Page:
U.K. Economy in 2017 Grew at Slowest Pace in Five Years

By Wiktor Szary and Jason Douglas Features Dow Jones Newswires

The U.K. economy in 2017 grew at the slowest pace in five years, highlighting how uncertainty linked to its looming departure from the European Union means Britain is not reaping the full benefits of the recent upsurge in global growth.

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The U.K. economy expanded by 0.5% on the quarter in the final three months of 2017, an annualized rate of 2.0%, the Office for National Statistics said Friday.

That was the fastest quarterly rate of expansion for the year as a whole, and exceeded the expectations of economists polled by The Wall Street Journal, who forecast quarterly growth at 0.4%. But overall, the British economy grew by 1.8% last year, the slowest rate of expansion since 2012.

The slowdown in the British economy comes as the world's major economies are enjoying a rare spell of synchronized growth. The International Monetary Fund estimates that U.S. economic growth accelerated to 2.3% on the year in 2017, with the eurozone economy also speeding up, expanding by 2.4% annually.

Official estimates of fourth-quarter economic growth in the U.S. and the eurozone are due to be published later this month.

Still, growth in the U.K. last year was significantly above the prediction of economists and the Bank of England in the immediate aftermath of the Brexit vote in June 2016, who had expected the economy to grow by just 0.8%. The better-than-expected performance reflected unanticipated consumer resilience and a revival in manufacturing.

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The economy's prospects for 2018 look mixed. Bank of England Governor Mark Carney has said uncertainty surrounding Britain's future relationship with the EU, its largest trading partner, is weighing on business investment.

U.K. consumers, a key engine of growth for the largely domestic-driven economy, have seen their spending power eroded as inflation, spurred by the pound's steep depreciation in the wake of the 2016 referendum, has outpaced growth in wages, which is beginning to weigh on spending. In January, shares in the department-store company Debenhams PLC plunged after it said that like-for-like sales in its U.K. stores dropped by 2.6% in the final four months of the year, citing weaker demand in discretionary areas. More recently, shares in flooring retailer Carpetright PLC lost nearly half of their value after the company issued a profit warning, saying a drop in consumer confidence hurt sales.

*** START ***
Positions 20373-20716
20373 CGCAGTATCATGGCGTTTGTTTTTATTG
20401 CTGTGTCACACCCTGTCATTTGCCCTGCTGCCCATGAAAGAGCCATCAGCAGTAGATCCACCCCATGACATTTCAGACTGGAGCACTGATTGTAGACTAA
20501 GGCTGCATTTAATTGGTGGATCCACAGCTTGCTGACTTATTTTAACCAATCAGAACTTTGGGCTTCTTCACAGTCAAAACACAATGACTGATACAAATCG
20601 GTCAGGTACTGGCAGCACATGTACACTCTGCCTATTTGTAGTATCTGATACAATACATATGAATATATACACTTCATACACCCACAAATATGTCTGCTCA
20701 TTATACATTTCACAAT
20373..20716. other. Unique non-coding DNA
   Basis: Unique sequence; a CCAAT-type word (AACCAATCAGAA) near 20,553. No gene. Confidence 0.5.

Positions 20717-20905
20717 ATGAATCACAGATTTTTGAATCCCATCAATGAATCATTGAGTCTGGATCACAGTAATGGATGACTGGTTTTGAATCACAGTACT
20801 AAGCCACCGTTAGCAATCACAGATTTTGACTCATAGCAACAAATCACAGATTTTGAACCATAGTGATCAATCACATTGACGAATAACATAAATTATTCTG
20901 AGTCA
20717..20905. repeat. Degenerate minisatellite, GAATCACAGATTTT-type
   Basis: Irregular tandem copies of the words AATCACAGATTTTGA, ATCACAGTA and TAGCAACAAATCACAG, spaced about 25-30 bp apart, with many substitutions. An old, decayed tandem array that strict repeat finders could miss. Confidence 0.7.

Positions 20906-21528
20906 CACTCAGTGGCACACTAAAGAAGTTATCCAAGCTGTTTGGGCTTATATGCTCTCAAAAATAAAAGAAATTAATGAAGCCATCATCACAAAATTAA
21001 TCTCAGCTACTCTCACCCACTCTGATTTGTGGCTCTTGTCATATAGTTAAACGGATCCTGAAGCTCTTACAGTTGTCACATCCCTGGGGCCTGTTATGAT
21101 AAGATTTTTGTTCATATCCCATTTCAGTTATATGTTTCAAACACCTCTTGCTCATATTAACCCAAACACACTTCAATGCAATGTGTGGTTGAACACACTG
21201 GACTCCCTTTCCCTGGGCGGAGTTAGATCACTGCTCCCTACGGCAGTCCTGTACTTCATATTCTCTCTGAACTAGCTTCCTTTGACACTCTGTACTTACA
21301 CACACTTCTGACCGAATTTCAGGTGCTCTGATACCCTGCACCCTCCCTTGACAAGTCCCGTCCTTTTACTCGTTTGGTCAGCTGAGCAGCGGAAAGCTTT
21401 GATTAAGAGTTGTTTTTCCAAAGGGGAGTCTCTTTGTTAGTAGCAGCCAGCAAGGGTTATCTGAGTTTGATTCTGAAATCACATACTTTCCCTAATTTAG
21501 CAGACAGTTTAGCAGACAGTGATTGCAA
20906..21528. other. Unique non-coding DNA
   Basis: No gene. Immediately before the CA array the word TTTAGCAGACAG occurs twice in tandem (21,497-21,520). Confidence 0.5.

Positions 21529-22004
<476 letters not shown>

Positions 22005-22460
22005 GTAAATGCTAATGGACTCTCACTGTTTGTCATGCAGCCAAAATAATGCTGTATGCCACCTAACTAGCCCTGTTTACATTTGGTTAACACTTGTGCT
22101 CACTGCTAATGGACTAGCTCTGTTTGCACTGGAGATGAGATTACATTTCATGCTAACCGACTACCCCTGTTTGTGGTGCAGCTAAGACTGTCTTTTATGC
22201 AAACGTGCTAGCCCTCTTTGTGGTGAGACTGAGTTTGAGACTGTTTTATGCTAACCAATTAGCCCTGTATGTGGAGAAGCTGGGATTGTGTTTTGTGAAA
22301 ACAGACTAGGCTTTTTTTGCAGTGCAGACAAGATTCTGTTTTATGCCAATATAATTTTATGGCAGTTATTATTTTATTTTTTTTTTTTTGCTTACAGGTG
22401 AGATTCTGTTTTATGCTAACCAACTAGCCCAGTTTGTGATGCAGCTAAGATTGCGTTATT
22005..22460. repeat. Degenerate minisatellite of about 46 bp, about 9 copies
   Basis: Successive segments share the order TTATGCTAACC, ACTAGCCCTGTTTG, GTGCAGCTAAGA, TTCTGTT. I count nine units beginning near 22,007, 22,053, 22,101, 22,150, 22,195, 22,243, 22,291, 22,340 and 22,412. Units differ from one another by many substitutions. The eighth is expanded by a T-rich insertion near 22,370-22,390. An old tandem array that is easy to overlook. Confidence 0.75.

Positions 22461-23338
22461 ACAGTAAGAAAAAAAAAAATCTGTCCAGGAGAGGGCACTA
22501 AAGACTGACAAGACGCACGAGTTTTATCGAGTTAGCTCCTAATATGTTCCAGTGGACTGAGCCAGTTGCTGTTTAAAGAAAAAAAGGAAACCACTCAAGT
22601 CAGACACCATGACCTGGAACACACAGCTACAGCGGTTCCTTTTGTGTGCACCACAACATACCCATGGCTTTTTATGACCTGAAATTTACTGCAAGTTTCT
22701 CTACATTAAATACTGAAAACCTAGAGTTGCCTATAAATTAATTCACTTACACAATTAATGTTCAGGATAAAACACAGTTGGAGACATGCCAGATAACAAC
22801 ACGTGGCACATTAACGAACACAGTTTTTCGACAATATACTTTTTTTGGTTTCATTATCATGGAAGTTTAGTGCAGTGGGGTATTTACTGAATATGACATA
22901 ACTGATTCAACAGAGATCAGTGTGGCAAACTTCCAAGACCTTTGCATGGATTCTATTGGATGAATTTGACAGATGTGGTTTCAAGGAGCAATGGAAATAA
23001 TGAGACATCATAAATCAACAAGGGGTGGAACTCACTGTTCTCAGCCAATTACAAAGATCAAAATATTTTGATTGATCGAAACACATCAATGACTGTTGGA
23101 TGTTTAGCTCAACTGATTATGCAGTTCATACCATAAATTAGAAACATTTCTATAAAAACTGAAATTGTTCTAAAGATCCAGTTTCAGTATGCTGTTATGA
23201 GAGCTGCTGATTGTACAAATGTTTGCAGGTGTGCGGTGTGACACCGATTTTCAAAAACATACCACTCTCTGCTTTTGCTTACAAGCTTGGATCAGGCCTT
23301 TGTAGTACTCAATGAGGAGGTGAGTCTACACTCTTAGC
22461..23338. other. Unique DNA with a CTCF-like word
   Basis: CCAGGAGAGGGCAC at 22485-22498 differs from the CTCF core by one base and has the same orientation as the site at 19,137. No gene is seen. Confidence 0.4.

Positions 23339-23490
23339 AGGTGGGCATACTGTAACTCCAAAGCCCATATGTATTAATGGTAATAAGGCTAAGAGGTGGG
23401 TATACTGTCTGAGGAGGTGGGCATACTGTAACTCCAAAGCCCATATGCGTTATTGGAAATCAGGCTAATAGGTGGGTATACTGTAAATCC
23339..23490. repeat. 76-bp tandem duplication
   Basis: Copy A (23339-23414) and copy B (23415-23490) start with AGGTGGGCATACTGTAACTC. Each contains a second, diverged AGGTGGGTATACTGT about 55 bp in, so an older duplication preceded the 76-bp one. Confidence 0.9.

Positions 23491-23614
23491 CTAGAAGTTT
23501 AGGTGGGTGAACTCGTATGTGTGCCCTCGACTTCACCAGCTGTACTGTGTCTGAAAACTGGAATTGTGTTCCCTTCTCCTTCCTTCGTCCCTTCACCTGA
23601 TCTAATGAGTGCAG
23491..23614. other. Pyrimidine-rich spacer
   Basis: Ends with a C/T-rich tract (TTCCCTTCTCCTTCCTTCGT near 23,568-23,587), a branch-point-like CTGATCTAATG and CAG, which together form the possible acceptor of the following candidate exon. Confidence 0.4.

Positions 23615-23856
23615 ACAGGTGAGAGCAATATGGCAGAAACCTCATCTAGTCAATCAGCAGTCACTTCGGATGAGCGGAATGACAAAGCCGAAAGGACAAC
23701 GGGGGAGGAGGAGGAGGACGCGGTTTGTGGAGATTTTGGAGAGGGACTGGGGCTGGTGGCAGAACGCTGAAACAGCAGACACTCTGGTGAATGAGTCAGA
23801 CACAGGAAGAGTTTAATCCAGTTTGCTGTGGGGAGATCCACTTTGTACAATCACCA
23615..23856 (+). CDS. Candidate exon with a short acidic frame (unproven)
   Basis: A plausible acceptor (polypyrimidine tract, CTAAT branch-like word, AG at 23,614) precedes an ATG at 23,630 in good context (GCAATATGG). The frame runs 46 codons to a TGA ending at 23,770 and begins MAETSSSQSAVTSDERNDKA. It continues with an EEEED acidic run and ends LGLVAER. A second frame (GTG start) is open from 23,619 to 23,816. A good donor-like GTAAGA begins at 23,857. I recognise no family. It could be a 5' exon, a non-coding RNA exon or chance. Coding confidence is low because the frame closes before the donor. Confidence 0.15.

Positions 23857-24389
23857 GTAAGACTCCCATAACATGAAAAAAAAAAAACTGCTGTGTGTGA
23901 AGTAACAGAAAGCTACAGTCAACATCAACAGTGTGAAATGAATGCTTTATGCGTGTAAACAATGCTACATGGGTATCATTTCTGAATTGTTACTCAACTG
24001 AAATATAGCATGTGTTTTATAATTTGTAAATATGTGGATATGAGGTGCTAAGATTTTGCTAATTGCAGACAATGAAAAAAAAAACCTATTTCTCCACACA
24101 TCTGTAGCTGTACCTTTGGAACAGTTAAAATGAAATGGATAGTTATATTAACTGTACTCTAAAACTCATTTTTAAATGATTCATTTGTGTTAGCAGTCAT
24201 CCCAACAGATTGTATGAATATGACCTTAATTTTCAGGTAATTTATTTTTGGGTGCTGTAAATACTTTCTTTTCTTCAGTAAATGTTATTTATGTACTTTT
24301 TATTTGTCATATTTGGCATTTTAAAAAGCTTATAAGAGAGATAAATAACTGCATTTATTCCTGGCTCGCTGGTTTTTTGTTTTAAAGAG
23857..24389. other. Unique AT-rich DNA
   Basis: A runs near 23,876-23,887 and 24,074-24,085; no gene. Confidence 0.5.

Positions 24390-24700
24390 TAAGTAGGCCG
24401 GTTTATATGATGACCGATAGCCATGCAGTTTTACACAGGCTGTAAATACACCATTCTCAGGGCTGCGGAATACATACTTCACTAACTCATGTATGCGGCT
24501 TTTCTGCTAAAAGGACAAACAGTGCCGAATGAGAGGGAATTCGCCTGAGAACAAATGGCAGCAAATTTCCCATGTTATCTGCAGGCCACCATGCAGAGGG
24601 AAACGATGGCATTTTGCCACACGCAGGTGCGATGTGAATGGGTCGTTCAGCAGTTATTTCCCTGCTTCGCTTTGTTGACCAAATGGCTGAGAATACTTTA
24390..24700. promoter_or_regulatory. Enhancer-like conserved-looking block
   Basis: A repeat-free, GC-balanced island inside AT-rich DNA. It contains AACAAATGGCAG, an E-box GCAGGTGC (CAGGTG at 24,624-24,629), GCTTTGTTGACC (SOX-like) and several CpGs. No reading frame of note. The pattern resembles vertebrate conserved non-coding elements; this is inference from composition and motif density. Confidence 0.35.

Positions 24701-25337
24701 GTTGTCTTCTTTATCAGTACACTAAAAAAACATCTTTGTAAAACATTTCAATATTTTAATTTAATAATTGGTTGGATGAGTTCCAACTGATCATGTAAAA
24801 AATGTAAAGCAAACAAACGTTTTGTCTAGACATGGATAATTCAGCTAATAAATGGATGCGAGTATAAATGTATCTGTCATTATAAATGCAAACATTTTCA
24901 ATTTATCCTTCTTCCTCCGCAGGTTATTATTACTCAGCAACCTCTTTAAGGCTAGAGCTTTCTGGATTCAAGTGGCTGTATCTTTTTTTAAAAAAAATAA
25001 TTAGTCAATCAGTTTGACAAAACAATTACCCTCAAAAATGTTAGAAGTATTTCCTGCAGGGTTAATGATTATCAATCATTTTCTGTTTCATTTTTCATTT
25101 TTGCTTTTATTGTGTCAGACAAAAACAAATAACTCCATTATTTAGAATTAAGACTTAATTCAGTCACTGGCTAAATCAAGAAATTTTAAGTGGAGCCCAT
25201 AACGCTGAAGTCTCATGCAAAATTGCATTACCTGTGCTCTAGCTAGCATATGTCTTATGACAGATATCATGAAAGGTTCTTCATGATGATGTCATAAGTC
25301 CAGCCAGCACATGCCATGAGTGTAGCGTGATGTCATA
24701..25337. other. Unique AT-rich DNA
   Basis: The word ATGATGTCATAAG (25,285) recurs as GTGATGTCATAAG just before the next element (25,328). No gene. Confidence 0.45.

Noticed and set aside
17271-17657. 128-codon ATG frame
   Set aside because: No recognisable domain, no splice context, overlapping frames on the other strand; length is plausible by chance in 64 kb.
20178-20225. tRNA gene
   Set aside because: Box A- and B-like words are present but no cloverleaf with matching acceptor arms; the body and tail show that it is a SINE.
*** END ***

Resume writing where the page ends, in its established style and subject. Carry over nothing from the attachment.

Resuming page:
Official figures showed that retail sales last year grew at the slowest pace since 2013. December saw the weakest monthly growth in sales since June 2016, the month Britons voted to leave the EU.

Britain is scheduled to leave the European bloc in March 2019, putting an end to more than four decades of economic and political integration. The ruling Conservatives say that once outside the EU, the U.K. will be able to cut unnecessary regulation and strike trade deals with the EU as well as a number of other economies.

Earlier this week, U.K. Treasury chief Philip Hammond said that he expects inflation to slow gradually over the coming months, easing pressure on consumers. The government is also looking to secure a post-Brexit transition arrangement with the EU to give businesses the clarity they need to press ahead with investment.

(END) Dow Jones Newswires

January 26, 2018 05:04 ET (10:04 GMT)